Part 3 in a long series of posts about my month and a half in China. Part 1 can be read here, and Part 2 can be read here.
On my first weekend in Jinan I hit two of the major attractions of the city: the Shandong Museum and Baotu Spring. On my second weekend I opted to see a third major attraction, and a centerpiece of the city: Daming Lake, “Lake of the Great Splendor.” This 110 acre lake is fed by the artesian springs of the city, and has a lovely tree-lined walking trail around it with a number of historic buildings.
Before I describe my trip, it helps to have a bit of a big picture view of the lake! The map below shows Daming Lake itself as well as the canal south of it that formed the boundary of the old city. The “main” entrance of the lake park is the Southwest Gate, though I took a taxi and got out at the North Gate, which is right where the label is at the top center of the map. On my first visit, I did a full counterclockwise circuit of the lake, maybe not the best idea since the temperature was in the mid- to high-90s.
The North Gate is a bit of a modest affair, as most of the traffic enters through the southern side of the lake, where there are also the most touristy spots to visit.
I, of course, couldn’t resist taking a selfie with one of the lions guarding the gate.
But even this gate has sights of interest — immediately upon entering, one encounters an impressive mural dedicated to Zeng Gong of the Song dynasty, in particular his work in Jinan.
Zeng Gong (1019-1083) was an important scholar and historian of his era, and had achieved fame and recognition for his writing in his teens. He ended up traveling China extensively, writing about his experiences, and eventually was appointed as governor of several provinces in succession, including Qizhou (now Jinan) in 1072. The mural shows some of his accomplishments, including the building of the north watergate of the lake to handle flooding and promoting agriculture and education. The mural also shows him engaged in leisure activities and ends with his subjects saying goodbye as he moved on to another post.
From there, I walked directly to the lake itself, and the following photo gives a good idea of what it looks like walking around it.
It is really a pleasant walk (in spite of the heat), with the lake lined by willows and fields of lotus.
Heading west from the North Gate, I soon came across the Commemorative Hall of Tie Xuan.
Tie Xuan (1366-1402) was an official during the Ming dynasty, and served under the Ming Emperor Jianwen. When Jianwen was deposed by his nephew Zhu Di, Tie Xuan remained loyal to the old emperor and fought for him, and successfully defended Jinan against the upstart. He is most known, however, for his unfailing loyalty — he was eventually captured by Zhu Di, but refused to acknowledge the man in court, even under the most horrendous torture. (Seriously, it’s horrific — I won’t share the details here, but you can read them in the Wikipedia link above.) Incredibly, even Zhu Di tortured Tie Xuan to death, he was impressed with the man’s unwavering faith, and Tie Xuan became honored by the Emperors that followed.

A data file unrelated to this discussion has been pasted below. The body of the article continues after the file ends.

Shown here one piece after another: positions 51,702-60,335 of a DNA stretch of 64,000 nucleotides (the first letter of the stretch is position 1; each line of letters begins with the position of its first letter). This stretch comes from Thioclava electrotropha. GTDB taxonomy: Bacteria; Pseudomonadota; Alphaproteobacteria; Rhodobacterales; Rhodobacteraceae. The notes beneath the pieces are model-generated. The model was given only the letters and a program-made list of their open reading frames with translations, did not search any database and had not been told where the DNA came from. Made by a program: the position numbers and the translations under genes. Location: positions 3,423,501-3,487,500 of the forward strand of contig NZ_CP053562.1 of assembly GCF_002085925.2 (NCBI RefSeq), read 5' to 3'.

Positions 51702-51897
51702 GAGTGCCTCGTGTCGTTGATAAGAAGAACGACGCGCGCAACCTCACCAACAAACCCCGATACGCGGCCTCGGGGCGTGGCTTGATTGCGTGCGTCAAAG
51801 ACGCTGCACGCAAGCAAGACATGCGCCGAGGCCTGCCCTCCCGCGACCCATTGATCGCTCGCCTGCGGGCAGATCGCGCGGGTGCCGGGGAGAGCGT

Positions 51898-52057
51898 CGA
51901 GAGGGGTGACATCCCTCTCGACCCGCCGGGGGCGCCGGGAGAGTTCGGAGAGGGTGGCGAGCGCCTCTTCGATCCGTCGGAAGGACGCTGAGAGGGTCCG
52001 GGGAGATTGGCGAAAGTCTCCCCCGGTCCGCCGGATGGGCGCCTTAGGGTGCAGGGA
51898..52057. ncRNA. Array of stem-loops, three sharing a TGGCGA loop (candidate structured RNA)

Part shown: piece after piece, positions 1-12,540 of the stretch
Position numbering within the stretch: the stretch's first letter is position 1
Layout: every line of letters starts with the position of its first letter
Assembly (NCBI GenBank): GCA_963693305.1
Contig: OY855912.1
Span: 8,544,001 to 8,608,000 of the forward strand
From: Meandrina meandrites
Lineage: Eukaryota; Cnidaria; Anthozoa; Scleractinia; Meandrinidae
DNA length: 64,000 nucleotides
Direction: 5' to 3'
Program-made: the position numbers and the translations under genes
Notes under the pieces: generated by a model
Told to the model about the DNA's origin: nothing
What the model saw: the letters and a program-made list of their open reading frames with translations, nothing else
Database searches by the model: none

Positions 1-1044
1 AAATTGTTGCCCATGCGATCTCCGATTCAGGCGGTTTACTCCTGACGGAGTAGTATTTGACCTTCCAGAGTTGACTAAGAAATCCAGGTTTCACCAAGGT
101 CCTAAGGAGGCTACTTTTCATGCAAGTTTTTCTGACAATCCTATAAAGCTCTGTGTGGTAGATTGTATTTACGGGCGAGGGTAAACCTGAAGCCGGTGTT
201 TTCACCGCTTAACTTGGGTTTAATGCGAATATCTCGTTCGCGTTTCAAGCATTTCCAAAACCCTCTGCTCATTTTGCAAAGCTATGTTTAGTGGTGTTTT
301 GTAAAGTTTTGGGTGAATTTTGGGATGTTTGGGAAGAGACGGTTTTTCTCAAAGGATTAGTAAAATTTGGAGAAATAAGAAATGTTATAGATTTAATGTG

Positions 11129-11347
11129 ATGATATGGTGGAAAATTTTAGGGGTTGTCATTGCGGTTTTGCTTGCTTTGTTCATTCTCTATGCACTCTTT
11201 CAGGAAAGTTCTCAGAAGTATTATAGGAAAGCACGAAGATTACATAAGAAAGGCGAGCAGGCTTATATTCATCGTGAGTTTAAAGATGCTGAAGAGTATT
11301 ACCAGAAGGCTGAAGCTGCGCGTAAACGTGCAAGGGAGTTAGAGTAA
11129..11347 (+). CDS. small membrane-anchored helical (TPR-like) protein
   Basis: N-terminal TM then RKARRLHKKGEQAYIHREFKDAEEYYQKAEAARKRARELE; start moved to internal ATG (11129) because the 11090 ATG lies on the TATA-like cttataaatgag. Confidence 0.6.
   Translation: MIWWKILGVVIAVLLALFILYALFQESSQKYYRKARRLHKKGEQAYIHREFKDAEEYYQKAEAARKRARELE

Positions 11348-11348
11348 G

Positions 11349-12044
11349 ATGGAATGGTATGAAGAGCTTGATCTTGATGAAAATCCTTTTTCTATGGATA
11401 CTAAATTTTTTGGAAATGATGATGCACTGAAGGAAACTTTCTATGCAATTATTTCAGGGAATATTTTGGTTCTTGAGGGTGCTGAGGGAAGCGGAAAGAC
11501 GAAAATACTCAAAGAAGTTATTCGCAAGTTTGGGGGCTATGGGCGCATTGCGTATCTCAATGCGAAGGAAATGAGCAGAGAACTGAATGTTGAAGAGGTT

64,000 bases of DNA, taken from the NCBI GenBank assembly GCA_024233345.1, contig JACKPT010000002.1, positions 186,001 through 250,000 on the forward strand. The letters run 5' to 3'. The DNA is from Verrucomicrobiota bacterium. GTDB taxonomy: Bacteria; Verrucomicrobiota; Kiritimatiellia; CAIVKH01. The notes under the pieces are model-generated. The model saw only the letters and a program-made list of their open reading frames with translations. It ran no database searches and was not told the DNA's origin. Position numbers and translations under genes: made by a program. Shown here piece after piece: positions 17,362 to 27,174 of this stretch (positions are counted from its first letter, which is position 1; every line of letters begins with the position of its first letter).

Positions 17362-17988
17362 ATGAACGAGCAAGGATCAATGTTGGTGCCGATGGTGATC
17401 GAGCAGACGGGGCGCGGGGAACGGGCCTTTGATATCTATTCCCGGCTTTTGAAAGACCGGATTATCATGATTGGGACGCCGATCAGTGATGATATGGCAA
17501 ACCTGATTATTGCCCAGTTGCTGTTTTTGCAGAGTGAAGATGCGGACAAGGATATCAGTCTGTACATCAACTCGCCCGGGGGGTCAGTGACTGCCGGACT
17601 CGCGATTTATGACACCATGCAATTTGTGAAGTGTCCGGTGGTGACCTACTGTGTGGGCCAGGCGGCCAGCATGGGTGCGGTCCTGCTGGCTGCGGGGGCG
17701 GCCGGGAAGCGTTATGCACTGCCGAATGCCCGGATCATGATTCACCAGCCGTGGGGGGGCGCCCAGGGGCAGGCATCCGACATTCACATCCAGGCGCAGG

The Commemorative Hall was originally built in 1792 and was rebuilt in 1996.
Neighboring the Commemorative Hall of Tie Xuan is a garden known as Xiaocanglang, which was also originally built in 1792. If I understand it correctly, this small and lovely structure is a part of it, as is the buildings and lotus pond beyond.
The garden’s name literally means “a smaller Canglang,” as it was built in the style of the larger Canglangting in Suzhou.
Amidst the tranquility of the lake, it is a bit unexpected to round a bend and suddenly find oneself in an amusement park on the Northwest side!
This is the Daming Lake Amusement Park. It is apparently rather common for public parks to include at least a couple of amusement park rides to entertain the kids.
The west side of the lake is mostly a quiet and shaded walk, where one can get views of some of the lovely bridges crossing the various waterways feeding into the lake.
I then passed the Southwest Gate of the lake, which is impressive itself.
Entry into Daming Lake Park itself is free; however, there are a few special places which require a small entry fee. On the Southwest side of the lake, one can pay 10 yuan to enter the Jiaxuan Ancestral Hall, a quiet and lovely temple that commemorates Xin Qiji (1140-1207), a poet and military leader of the Song dynasty (Jiaxuan was his nickname).